Such is Real Madrid’s confidence in creating more Champions League history that while others have spent hundreds of millions trying to catch up, the back-to-back European champions were happy to cash in.
Real made a profit of over 75 million euros ($90 million) in the transfer market thanks to the departures of Alvaro Morata, James Rodriguez and Danilo.
Yet they remain very much the side to beat as the Champions League returns on Tuesday having ended a near three-decade long wait for a team to retain the trophy.
“We are the champions so everyone faces us with extra motivation,” warned former Real striker Emilio Butragueno, now the club’s director of institutional relations.
Madrid coped with that challenge admirably last season, dismissing Bayern Munich, Atletico Madrid and Juventus in the latter stages.
Their quest to become the first side since Bayern in the mid-seventies to win three in a row starts with a more modest test in the form of APOEL Nicosia at the Santiago Bernabeu on Wednesday.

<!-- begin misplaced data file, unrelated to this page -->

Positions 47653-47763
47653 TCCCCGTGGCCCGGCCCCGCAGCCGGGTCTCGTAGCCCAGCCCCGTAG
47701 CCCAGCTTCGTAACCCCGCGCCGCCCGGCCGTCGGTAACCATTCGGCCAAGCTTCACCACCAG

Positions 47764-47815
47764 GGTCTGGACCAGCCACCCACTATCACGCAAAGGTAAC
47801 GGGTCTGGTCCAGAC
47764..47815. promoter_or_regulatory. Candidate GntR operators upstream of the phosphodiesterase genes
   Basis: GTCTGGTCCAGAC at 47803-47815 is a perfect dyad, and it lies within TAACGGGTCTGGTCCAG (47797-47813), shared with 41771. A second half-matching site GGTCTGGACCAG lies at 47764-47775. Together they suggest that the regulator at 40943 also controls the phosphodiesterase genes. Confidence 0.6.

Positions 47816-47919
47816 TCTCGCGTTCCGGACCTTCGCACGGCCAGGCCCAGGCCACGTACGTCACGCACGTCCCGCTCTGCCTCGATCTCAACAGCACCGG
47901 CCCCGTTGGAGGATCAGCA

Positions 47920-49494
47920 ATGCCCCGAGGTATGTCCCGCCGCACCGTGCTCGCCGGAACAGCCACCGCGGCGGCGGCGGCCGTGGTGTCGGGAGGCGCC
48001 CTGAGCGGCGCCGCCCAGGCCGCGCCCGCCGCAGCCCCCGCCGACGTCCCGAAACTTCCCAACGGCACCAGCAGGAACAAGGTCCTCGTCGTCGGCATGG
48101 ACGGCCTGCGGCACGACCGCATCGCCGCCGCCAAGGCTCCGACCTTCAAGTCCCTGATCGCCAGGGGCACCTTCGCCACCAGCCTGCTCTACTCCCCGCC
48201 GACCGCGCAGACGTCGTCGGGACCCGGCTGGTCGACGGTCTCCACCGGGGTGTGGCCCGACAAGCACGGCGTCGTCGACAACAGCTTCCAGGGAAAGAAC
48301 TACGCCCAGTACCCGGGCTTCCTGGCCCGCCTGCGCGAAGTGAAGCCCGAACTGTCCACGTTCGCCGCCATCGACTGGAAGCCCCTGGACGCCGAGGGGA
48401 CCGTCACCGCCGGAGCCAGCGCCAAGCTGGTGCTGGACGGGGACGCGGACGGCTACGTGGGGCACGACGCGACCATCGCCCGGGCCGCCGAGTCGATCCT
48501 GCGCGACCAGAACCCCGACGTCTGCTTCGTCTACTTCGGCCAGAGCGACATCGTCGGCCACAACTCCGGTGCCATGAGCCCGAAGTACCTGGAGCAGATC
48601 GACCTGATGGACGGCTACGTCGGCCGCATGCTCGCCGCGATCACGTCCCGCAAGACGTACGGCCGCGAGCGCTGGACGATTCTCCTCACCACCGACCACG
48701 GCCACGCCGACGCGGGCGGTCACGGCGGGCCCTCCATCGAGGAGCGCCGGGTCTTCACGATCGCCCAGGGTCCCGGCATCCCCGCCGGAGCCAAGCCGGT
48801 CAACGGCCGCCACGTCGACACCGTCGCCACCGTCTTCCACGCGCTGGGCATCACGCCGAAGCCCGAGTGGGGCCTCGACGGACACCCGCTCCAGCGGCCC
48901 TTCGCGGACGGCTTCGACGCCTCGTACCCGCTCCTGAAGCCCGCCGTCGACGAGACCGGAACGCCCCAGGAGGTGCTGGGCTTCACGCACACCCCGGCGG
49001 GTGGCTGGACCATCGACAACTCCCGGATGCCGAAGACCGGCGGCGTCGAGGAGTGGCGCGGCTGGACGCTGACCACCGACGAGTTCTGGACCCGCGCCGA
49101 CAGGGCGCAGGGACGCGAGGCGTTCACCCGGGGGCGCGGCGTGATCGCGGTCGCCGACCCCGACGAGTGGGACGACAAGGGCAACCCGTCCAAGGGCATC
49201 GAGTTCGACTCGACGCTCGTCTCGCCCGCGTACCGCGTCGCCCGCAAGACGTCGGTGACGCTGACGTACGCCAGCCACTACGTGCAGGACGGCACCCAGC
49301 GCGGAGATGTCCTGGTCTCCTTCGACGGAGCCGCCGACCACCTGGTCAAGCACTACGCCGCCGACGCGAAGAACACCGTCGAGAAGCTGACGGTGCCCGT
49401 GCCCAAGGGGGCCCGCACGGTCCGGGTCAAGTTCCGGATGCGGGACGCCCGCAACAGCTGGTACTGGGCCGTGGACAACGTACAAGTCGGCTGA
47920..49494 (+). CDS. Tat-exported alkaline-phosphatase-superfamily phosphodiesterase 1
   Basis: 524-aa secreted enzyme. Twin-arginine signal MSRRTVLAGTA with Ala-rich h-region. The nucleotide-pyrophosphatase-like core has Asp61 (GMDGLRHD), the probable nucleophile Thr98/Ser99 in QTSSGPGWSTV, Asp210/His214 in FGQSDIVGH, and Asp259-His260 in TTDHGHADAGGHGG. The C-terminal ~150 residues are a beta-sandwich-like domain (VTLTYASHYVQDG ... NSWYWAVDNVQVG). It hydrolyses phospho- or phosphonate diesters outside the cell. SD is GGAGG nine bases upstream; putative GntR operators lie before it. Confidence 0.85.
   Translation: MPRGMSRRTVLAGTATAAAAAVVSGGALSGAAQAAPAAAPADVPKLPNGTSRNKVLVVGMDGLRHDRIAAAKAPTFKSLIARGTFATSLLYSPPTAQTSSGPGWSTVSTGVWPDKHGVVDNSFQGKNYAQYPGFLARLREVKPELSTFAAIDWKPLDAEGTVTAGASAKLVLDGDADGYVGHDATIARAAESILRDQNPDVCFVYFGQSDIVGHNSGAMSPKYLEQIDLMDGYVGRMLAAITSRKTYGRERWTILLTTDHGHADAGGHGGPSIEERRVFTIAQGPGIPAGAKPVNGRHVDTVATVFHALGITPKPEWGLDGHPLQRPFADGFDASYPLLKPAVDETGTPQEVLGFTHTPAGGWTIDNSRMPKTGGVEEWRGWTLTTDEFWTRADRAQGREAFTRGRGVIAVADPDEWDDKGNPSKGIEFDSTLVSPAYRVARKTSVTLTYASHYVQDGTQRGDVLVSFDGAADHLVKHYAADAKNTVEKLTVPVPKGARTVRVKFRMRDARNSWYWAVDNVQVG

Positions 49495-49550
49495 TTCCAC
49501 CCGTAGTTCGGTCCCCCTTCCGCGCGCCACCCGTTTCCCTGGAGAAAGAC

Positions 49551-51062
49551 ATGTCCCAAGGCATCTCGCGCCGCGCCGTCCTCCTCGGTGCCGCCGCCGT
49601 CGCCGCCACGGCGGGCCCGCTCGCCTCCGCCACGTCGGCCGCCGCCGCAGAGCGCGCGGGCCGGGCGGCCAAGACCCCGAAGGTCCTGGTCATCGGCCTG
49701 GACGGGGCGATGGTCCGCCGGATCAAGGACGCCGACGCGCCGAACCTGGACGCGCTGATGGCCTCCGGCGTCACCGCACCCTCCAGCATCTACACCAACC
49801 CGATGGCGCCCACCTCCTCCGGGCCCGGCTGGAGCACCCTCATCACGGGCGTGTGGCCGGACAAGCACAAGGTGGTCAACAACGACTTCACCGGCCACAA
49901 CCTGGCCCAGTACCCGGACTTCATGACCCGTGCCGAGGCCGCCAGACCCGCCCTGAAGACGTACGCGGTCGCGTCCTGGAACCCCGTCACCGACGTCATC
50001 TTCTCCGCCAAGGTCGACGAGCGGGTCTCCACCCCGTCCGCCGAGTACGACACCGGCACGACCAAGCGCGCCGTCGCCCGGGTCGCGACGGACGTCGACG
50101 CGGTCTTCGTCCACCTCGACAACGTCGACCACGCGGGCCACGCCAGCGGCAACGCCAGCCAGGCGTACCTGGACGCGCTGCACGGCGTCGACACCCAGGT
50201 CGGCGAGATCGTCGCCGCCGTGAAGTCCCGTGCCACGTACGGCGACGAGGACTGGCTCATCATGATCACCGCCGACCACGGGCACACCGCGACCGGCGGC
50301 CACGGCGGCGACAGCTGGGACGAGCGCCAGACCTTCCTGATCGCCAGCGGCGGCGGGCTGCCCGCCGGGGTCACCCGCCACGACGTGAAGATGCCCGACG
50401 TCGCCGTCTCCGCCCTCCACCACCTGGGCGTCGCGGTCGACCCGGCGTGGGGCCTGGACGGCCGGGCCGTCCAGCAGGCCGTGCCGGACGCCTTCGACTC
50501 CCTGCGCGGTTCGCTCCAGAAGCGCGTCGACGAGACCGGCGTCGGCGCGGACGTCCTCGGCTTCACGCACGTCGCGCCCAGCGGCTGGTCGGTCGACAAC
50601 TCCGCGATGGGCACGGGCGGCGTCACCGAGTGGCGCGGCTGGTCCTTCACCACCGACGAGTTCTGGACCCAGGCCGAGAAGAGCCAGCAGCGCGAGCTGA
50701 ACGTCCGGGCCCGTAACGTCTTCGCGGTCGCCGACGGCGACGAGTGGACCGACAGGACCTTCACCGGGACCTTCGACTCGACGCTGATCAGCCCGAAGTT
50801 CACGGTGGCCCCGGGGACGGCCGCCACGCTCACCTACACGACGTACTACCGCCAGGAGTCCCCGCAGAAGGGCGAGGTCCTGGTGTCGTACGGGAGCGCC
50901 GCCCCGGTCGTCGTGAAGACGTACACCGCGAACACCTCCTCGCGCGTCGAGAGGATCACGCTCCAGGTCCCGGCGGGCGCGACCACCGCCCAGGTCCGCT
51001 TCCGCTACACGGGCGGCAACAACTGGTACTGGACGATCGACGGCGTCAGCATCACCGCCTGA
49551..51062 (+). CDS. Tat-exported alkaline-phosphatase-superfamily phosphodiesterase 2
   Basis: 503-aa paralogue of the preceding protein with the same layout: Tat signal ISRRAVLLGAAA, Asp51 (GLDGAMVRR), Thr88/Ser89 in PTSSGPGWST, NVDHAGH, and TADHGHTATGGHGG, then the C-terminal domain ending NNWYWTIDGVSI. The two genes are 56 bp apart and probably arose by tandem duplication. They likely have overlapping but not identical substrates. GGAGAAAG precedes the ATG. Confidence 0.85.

Tougher tasks lie in wait in the form of Borussia Dortmund and Tottenham Hotspur in Group H.
Dortmund even beat Madrid to top spot in the group stage last season. But Real have mastered the art of saving their best for when the competition really gets going for the contenders in the knockout stages in the new year.
“We have a stupendous squad but this is a competition that takes you to the limit in all aspects,” added Butragueno.
“You can have a big squad with all the resources, but when the moment of truth arrives you need to not have injuries, for your players to be in optimum form and have luck. There are so many factors.”